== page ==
Once the horses finally did take off, American Pharoah jumped to a quick lead. “Once he came out of the gate, one length, I said, ‘wow,'” says Espinoza, whose romantic life landed him on the front page of the New York Post on Saturday. As American Pharoah turned for home, Baffert and his wife still weren’t convinced he’d hold the lead. “I was prepared for somebody coming because I’ve gone through this so many times,” he says. “It was just a little bit of disbelief,” adds Jill, through tears. “I just wanted him to stay where he was.” American Pharoah fulfilled her wish.

Once Baffert knew his horse would hold on, “All I did was take in the crowd,” he says. “The crowd was just—it was thundering and I was just enjoying the call and the crowd, the noise and everything happening. Thirty-seven years, I’m part of this but you know what, that little horse, he deserved it.”

“What the Triple Crown is about, we just get to share greatness with everybody,” he continues. “Everybody got to see it.”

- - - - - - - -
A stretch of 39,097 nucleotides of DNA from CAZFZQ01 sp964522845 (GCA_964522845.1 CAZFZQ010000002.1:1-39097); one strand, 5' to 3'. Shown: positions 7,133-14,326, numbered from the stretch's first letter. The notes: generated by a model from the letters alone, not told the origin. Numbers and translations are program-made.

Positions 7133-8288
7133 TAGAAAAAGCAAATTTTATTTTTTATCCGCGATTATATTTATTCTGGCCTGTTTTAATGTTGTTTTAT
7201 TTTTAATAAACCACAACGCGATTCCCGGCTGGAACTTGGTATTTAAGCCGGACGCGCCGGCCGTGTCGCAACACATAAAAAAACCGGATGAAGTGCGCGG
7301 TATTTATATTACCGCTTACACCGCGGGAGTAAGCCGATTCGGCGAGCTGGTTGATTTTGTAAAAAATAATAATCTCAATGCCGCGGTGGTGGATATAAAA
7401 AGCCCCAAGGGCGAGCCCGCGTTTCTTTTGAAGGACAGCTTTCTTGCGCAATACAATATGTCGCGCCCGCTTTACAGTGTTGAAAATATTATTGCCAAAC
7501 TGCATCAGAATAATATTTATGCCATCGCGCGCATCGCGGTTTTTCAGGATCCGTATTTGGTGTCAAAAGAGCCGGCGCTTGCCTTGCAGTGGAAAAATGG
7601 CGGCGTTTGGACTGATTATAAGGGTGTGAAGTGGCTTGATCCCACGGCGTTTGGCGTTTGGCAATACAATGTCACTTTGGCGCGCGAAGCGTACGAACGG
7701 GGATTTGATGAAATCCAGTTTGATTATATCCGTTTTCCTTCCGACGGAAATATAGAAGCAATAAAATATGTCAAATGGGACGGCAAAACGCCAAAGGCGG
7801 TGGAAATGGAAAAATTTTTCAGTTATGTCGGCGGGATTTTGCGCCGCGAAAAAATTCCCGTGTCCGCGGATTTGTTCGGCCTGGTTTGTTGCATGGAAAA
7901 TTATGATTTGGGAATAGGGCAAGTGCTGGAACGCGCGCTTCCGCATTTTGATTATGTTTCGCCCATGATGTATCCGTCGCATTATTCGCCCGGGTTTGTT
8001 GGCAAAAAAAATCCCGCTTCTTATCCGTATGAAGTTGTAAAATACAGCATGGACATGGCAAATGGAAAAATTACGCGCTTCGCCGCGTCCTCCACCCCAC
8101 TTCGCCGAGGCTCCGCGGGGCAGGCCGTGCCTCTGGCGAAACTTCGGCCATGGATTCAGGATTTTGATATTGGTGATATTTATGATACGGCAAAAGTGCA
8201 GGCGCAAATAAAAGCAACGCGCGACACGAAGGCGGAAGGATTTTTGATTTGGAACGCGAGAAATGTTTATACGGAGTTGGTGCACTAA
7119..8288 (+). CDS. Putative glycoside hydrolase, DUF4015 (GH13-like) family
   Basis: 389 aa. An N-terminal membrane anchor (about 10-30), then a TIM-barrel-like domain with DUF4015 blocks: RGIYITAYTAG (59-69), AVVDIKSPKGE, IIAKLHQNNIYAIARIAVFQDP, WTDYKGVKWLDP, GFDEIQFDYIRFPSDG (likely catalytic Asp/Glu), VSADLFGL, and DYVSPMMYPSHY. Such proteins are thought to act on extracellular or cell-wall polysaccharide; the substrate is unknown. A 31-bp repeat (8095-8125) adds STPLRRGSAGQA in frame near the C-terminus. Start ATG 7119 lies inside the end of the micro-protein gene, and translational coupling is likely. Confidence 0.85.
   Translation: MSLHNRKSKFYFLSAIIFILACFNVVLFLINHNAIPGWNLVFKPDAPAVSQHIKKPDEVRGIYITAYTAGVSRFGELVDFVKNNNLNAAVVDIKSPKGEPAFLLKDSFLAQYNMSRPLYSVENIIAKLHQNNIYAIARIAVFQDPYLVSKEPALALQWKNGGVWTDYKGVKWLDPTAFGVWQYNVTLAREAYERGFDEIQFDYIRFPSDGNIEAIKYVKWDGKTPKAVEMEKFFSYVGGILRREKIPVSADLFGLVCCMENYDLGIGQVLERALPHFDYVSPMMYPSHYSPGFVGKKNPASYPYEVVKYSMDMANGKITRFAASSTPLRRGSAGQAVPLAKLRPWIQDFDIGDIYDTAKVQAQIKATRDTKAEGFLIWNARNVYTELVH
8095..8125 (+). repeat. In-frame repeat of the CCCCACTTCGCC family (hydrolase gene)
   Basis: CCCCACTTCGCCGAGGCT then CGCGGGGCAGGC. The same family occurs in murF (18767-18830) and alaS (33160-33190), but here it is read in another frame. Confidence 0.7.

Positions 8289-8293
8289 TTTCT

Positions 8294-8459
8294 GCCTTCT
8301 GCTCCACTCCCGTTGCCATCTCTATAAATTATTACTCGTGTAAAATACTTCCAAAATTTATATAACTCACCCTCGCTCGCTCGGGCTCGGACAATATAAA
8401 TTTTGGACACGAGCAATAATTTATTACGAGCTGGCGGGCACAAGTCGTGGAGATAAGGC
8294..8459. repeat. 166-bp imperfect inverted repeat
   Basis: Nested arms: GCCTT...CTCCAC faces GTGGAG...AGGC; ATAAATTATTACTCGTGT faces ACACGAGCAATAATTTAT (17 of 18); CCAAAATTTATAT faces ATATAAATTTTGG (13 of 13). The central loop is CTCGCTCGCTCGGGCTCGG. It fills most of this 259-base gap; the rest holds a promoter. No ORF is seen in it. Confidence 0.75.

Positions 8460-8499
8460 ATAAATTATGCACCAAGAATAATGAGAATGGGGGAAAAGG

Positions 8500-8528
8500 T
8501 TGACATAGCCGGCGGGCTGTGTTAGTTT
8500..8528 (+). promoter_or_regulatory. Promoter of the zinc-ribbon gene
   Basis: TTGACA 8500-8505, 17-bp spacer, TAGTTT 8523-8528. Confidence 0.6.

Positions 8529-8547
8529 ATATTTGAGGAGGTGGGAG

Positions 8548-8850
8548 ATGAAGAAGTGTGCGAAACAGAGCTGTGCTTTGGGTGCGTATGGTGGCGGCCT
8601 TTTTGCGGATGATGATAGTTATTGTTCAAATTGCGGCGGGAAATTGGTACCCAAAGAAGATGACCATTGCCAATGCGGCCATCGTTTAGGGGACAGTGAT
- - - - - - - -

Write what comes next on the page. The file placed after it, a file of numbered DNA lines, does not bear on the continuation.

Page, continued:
So will this Triple Crown victory boost horse racing? Sure, American Pharoah hysteria will shower attention on the sport. But it’s doubtful that any more casual fans will flock to the track on a weekday afternoon. The sport craves a millennial audience; the bowties, beards and fedoras were out in full force at the Belmont. But now that we’ve all seen history, will the hipsters jump off the bandwagon? “All these jet-setters, trendizoids and freakizoids know nothing about horses,” says Curtis Sliwa, the founder of the Guardian Angels citizen patrol group—and a New York City radio host—as he scans the crowd, wearing his red beret. He’s been coming to the Belmont for some 20 years. “But without them, horse racing dies.”

For the moment, forget about horse racing’s future. Saturday was a celebration of a once-in-a-generation athlete, and a respected leader who finally won his sport’s elusive prize. Afterwards, Baffert talked about the hundreds of texts he had already gotten, from around the world. Someone asked Baffert about his plans for the next few days. “Well, I was prepared for an ass-kicking and to go home,” he says. Instead, he’ll be sticking around New York, and was off to a champagne celebration. He and his horse are the toast of the city. The toast of sports.